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While preparing for this article, the following was spoken in on IRC:
There's not really any defense to this. I don't believe the game is overtly homosexual, but I'm not a teenaged boy in a chatroom questioning my own sexuality and trying to impress my peers with my manliness. That really seems to sum up the two types of people who have heard of this game: Those who, after playing it for only seconds, denounce it viciously as 'gay' and those who give it time and are merely confused.
There's a sub-group of game fans in Japan devoted to Kuso-ge, or kuso games, which translates into "shitty games". In a recently published book about this genre Ai Cho Aniki featured on the cover. It would seem then that the Japanese consider it a crappy game, but for what reason I'm not entirely sure. Perhaps it's the off-the-scale camp value, in the same vein as a girls-in-prison movie. Maybe they also consider it a game that, as mentioned in another IRC discussion, "promotes an alternative lifestyle". I don't know that this question has ever been answered satisfactorily, but one thing's for sure: It's damned strange.
My initial exposure to the game was in 1995 when it was first released. I saw an ad for it in a PC Engine magazine, and I knew I simply had to pick it up. It was too strange, and too bizarre to let it pass me by. I paid full price for it immediately after it hit the shelves, and I totally loved it. It's wacky in ways other strange games can't even begin to be. The graphics are incredibly colourful and detailed, with multi-level parallax backgrounds and well animated enemies and bosses. The music is top notch as well, featuring a healthy range of styles with excellent production values, making good use of the CD format. The gameplay is a real stunner though, and deserves a paragraph of its own.
As you might imagine the gameplay is as weird as the rest of the game. Seemingly marrying a Street Fighter control scheme to a shoot-em-up, you have to perform 'moves' to shoot your weapons to any appreciable effect. Merely pressing the shoot button launches a slow tracking shot. The real power comes when, for example, you move left then right and then shoot. Or right then left. Or up then down. You get the idea - the game isn't a frenetic blaster like other shmups can be, but when you're constantly maneuvering around bullets and baddies while trying to pull off shot moves the pace picks up quickly indeed.
The artwork is done by the same artist who did Gynoug for the MegaDrive (Wings of Wor on the Genesis). Where AiChoAniki features burly men, angels, machines with faces and strange underwater levels, Gynoug has a muscular angel, floating heads and... machines with faces. He's very fond of putting faces on machines it seems, and the Locomotive + Head theme is prominent in both games. There's a definite consistancy to his style, even though this game runs the fantastical path and Gynoug was darker and a little more realistic, if angels, aliens and anthropomorphism can be called 'realistic'.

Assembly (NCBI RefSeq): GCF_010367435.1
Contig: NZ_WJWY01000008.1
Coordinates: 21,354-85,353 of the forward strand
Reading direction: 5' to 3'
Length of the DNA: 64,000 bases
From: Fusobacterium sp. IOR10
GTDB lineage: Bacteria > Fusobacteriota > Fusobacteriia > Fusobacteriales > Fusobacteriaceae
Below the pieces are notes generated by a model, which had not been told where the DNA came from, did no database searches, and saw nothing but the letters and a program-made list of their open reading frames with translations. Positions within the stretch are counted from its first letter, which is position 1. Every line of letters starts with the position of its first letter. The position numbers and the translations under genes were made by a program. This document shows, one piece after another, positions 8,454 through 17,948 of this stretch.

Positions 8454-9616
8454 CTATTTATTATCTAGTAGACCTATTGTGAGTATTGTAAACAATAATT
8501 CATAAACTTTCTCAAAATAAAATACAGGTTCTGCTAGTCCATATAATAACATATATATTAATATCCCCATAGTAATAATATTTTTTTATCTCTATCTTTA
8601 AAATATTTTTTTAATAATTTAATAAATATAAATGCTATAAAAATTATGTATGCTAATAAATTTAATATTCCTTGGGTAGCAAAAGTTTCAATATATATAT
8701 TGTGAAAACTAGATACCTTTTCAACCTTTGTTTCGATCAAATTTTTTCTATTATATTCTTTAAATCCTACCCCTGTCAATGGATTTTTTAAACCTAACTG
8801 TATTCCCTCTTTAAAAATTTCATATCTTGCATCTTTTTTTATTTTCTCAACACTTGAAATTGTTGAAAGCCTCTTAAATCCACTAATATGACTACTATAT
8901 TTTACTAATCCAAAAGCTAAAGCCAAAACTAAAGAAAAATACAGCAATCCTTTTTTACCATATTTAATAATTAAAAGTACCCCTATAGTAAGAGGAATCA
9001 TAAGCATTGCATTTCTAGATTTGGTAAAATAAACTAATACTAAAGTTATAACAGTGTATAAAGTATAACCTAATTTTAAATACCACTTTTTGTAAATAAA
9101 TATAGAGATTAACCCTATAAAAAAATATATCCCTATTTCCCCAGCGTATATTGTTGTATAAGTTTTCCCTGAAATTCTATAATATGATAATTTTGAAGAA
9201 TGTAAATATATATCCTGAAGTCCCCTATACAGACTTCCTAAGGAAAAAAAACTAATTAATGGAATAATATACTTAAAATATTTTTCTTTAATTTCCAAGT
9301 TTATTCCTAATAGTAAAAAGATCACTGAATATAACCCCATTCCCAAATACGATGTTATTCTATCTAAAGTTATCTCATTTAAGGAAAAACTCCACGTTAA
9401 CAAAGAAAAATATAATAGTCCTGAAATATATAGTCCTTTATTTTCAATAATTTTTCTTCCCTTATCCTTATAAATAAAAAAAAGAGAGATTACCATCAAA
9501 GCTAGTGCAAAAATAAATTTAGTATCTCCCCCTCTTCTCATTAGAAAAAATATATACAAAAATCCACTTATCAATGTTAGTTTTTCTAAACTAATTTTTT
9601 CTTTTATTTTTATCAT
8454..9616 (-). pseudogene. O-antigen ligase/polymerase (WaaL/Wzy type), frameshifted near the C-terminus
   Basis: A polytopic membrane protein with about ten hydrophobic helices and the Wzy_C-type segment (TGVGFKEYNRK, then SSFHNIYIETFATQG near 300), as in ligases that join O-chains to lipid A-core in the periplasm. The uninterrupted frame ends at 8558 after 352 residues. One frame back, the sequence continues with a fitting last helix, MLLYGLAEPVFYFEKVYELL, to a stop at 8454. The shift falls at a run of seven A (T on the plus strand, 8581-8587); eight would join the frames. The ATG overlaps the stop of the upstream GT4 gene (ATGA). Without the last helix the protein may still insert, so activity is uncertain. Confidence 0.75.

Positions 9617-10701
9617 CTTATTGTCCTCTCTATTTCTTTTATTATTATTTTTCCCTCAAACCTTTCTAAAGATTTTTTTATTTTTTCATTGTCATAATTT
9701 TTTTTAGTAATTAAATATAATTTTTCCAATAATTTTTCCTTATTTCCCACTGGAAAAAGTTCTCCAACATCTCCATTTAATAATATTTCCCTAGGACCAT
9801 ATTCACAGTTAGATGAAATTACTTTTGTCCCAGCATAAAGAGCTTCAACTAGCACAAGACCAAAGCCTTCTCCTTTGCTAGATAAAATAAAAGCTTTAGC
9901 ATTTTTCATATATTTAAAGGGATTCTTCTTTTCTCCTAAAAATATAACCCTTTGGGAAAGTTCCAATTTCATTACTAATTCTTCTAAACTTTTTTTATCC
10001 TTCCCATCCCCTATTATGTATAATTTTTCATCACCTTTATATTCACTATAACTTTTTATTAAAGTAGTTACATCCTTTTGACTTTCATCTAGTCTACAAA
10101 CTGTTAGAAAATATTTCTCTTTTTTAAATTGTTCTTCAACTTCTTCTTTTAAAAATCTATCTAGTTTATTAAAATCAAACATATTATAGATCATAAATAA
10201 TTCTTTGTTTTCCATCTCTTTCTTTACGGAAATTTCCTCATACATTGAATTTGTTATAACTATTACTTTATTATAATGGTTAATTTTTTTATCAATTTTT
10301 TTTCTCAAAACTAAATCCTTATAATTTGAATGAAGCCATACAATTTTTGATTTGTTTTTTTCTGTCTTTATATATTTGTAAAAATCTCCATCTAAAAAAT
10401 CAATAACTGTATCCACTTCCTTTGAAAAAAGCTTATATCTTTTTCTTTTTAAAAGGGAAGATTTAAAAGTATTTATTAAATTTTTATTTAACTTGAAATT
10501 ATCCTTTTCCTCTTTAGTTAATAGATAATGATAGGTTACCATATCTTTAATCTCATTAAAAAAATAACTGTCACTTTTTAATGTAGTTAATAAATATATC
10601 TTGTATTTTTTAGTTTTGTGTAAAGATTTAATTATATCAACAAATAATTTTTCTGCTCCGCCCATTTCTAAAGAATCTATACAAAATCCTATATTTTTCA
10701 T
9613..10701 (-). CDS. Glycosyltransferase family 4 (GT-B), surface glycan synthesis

Yeah, ok, maybe this one's a bit gay...
The presentation is kind of a mixed bag. The main title screen is functional, with only an invitation to 'push run'. There's no option screen or anything to complicate the matter. If you don't push run you're treated to a brief introduction that touches on the story from the first game in the series, Cho Aniki, which was a much more straight-forward blaster. That's about it for the storyline, once the game starts there's no more mention of it, and it's just level after level of absurdity and, on the part of the player, incredulousness.
The game starts as many do, in space above some clouds with ... floating heads, swords and a strange guy on a half-moon who throws babies at you. Then it's a descent through the open skies where floating heads, falling angels and missiles come after you. Scoot across a city loaded with more floating heads (different, larger heads than before) and robots, and you face the first boss: A locomotive with a diving board and trampoline. Little men climb to the diving board, jump off the trampoline, and try to rebound into you. If you beat him he swaps the diving board for a cannon, which blasts the same little guys rapid-fire into the sky so they can rain down on you. That's level one down.
Level 2 starts off over the ocean, with more floating heads, a few torsos, the occasional nautical baddy with little men flinging bullets at you, and a mid-boss that tries to blow you into the ocean where tentacles grab you. Next up, the beautiful forest stage, where you'll meet a scarecrow, some weird floating heads, the occasional torso, and laser-sprouting flowers that walk around. Oh, and butterfly men. There's a huge wodden-man kind of mini-boss to defeat, then there's a trip through a flower garden where the man with a pylon for a hat can occasionally be found hindering your progress. Also some floating heads, heads on vines, venus fly traps... Then there's a descent into the ocean where, after meeting torsos on anchors, more missiles, strange punching fish and other deep-sea oddities, you confront the dreaded silhouetted Venus on a Half Shell. Except it's a guy, and he rains large eggplants at you while you blast him with your street-fighter powers.
It's all very strange, but homosexual?
I haven't got a clue.
You thought I was kidding about the diving board?
Lovely parallax forest
This guy sums up the game
Level 2 Forest mid-boss
From the intro: She was in the first game
From the intro
Level 2 boss. It doesn't get saner from here
It's.. I mean... It's just ODD
Diving Board Boss
End of Stage